Saturday, October 20, 2012


I'm completely thrilled.  Down to my marrow.
    Recently, I've been helping my best friend research her father's family as she recovers from surgery.  It's been a bit of a slog, although I do always find it exciting to search for other people's family ancestors.  In this case, there are mainly single living descendants in the past few generations, or married but no children or only one child, so very very few cousins or others to search out information.  

   Yesterday she started digging into a grandmother's "old box of stuff" that she had carted around for a decade or three.  What did she find? 
  • letters from a great-uncle with historical details: names, dates, places, occupations,  
  • a copy of the first page of the Application for membership in the State Association of the Daughters of the Pioneers of Washington, which confirms greatgrandparents' names and maiden names, 
  • a meticulously-printed detailed pedigree chart on 4 pages written out very clearly by her father, 
  • memorial cards from funerals of greatgrand-relations, 
  • more details from a grandmother's 'family notes', with listings of births, marriages and deaths from 1700s,  
  • copies of several sheets of a Family Bible, plus a 1980s statement about another family bible of the 'other side' of the family (which clearly a cousin has somewhere).  
Treasure.  Absolute treasure.  For a genealogist or family historian.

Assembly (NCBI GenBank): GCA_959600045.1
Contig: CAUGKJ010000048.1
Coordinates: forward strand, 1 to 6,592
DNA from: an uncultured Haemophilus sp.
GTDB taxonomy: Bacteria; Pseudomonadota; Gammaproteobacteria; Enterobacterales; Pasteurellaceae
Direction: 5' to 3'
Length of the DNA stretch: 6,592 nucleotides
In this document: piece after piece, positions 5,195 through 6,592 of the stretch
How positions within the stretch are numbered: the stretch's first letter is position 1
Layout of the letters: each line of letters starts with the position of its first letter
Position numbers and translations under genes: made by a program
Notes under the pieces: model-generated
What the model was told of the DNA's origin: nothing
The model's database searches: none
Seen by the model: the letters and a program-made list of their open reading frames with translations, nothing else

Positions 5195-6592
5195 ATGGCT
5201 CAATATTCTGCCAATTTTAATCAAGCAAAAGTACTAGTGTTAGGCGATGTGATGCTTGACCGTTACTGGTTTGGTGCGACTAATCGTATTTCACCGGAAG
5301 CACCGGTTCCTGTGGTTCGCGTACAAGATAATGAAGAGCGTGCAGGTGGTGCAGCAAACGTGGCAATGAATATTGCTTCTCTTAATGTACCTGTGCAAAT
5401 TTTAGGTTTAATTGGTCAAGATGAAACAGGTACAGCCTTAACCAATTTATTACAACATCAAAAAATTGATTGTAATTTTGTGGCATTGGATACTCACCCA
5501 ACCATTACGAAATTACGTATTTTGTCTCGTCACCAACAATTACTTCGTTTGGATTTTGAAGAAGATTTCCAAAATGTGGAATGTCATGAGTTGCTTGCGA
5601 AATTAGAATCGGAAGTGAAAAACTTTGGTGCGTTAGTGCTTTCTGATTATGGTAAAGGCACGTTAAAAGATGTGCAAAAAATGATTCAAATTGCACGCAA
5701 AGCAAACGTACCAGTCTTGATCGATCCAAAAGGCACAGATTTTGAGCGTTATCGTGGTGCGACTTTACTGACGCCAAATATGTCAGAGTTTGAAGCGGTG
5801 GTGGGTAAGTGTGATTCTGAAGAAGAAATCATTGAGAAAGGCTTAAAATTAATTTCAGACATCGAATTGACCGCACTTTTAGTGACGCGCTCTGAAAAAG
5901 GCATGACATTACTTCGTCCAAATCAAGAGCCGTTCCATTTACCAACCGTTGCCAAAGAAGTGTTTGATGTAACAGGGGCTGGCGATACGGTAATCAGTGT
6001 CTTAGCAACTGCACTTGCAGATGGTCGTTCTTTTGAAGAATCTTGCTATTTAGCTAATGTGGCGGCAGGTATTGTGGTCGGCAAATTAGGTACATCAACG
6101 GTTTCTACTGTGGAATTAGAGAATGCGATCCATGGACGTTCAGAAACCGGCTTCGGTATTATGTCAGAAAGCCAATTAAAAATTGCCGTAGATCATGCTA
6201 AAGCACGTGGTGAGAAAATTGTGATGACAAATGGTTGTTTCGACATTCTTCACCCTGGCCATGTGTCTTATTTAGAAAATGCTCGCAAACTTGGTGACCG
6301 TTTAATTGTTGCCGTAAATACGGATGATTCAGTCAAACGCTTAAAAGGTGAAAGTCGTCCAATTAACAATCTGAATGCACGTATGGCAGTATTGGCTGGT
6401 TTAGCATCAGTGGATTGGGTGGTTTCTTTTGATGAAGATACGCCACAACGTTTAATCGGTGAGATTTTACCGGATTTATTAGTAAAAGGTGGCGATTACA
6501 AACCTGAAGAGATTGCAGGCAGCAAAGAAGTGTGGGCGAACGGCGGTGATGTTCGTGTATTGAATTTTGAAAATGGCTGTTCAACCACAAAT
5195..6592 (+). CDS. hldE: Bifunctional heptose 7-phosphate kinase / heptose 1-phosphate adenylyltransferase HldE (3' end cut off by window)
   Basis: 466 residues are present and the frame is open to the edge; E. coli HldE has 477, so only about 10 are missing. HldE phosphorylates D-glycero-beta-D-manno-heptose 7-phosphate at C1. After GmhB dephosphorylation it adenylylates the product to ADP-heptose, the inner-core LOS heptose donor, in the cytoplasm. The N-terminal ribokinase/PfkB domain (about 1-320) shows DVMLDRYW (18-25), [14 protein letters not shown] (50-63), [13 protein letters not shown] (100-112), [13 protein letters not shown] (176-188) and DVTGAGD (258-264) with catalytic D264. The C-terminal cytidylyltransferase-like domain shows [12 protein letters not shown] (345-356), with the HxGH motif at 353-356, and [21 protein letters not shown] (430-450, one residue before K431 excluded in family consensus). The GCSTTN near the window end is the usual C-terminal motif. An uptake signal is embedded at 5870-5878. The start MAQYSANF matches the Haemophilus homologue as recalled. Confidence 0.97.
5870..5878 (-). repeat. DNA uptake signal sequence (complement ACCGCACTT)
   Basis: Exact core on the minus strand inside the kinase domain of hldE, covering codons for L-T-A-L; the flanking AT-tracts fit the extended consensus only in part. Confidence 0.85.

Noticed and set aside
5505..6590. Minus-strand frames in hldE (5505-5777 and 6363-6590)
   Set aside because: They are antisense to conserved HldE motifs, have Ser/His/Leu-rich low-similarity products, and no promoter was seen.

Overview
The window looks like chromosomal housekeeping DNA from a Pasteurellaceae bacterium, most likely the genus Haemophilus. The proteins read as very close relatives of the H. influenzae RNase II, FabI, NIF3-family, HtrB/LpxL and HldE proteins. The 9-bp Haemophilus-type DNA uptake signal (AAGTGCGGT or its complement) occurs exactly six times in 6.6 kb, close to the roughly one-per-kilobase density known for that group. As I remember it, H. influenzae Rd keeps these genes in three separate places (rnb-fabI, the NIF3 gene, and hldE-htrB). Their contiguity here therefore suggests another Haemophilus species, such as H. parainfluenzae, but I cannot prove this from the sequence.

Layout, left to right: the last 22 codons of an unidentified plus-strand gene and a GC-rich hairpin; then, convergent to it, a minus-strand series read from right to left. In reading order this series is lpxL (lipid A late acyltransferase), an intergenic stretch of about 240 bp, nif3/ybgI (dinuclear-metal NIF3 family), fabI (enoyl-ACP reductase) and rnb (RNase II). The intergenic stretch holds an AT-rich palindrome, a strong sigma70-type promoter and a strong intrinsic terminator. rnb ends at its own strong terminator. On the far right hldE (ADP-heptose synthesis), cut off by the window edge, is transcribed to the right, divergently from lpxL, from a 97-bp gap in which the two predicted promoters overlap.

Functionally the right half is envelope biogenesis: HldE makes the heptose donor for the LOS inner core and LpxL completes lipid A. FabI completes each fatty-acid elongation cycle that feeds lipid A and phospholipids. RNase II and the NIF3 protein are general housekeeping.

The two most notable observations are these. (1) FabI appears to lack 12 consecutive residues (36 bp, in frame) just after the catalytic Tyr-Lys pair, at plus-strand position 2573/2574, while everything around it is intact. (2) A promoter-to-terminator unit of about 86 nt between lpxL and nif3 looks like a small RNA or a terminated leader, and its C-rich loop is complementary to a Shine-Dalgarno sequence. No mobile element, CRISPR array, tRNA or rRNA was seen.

"I knew you'd be thrilled," she exclaimed gleefully as I started poring over these sheets with many "oh! look at this!"  and "Yeah - there's his middle name - I knew I had the correct man here - this helps with confirmation!"   Plus of course, as I mentioned anyone's name, she'd remember a little detail about the person... like the place in Washngton where he'd received his law degree.  Or the market in California where her great uncles lived.  Or that her greatgrandfather was a wonderful musician and taught music at one point.  I grabbed paper and started putting all these new details down.  So many stories.  So many memories waiting to be tapped. 

Don't you love the thrill of going through this kind of unexpected treasure?  The fact that it's not even my family is irrelevant.  It's golden.  Wonderful stuff.  I can hardly wait to dig through it all, and do more research with these new details of her ancestors.  We're already talking about putting photos on her family tree, after I showed her my own family tree with photos going back as far as I can go at present with photos.  More wonderful treasure. 

Genealogy Treasure-Hunting 101:  
   If your closest ancestors are not living, find out who in the family has the boxes, albums, and letters etc. in their basements or attics or closets.  Someone has them.  There's always someone with those boxes or packages or envelopes.  You just have to find them before all that treasure gets thrown into a dumpster by someone who isn't interested in family history.  Get started finding that person, now!


Nancy said...